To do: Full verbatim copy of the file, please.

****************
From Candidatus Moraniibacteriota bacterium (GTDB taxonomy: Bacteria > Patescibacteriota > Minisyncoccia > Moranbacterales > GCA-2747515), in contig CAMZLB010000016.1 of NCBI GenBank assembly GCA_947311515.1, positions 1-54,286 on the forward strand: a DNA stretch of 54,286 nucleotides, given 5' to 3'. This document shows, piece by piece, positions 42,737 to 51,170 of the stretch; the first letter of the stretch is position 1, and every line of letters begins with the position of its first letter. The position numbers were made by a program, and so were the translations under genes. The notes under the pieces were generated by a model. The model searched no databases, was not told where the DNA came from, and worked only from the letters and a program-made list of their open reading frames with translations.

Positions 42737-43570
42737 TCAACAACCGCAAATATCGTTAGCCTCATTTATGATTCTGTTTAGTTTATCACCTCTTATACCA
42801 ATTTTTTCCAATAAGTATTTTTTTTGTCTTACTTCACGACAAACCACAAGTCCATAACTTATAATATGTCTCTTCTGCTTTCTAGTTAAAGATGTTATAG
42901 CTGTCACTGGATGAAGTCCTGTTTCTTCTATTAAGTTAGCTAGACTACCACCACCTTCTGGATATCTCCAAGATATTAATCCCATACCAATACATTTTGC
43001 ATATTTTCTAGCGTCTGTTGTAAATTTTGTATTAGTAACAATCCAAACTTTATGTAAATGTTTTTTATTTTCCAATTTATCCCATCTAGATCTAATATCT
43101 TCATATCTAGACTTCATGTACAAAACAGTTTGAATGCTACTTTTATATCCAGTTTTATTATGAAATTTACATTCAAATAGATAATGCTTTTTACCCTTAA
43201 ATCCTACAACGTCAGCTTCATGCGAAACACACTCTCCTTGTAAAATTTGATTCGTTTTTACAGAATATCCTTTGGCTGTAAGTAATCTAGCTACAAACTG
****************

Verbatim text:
From Candidatus Moraniibacteriota bacterium (GTDB taxonomy: Bacteria > Patescibacteriota > Minisyncoccia > Moranbacterales > GCA-2747515), in contig CAMZLB010000016.1 of NCBI GenBank assembly GCA_947311515.1, positions 1-54,286 on the forward strand: a DNA stretch of 54,286 nucleotides, given 5' to 3'. This document shows, piece by piece, positions 42,737 to 51,170 of the stretch; the first letter of the stretch is position 1, and every line of letters begins with the position of its first letter. The position numbers were made by a program, and so were the translations under genes. The notes under the pieces were generated by a model. The model searched no databases, was not told where the DNA came from, and worked only from the letters and a program-made list of their open reading frames with translations.

Positions 42737-43570
42737 TCAACAACCGCAAATATCGTTAGCCTCATTTATGATTCTGTTTAGTTTATCACCTCTTATACCA
42801 ATTTTTTCCAATAAGTATTTTTTTTGTCTTACTTCACGACAAACCACAAGTCCATAACTTATAATATGTCTCTTCTGCTTTCTAGTTAAAGATGTTATAG
42901 CTGTCACTGGATGAAGTCCTGTTTCTTCTATTAAGTTAGCTAGACTACCACCACCTTCTGGATATCTCCAAGATATTAATCCCATACCAATACATTTTGC
43001 ATATTTTCTAGCGTCTGTTGTAAATTTTGTATTAGTAACAATCCAAACTTTATGTAAATGTTTTTTATTTTCCAATTTATCCCATCTAGATCTAATATCT
43101 TCATATCTAGACTTCATGTACAAAACAGTTTGAATGCTACTTTTATATCCAGTTTTATTATGAAATTTACATTCAAATAGATAATGCTTTTTACCCTTAA
43201 ATCCTACAACGTCAGCTTCATGCGAAACACACTCTCCTTGTAAAATTTGATTCGTTTTTACAGAATATCCTTTGGCTGTAAGTAATCTAGCTACAAACTG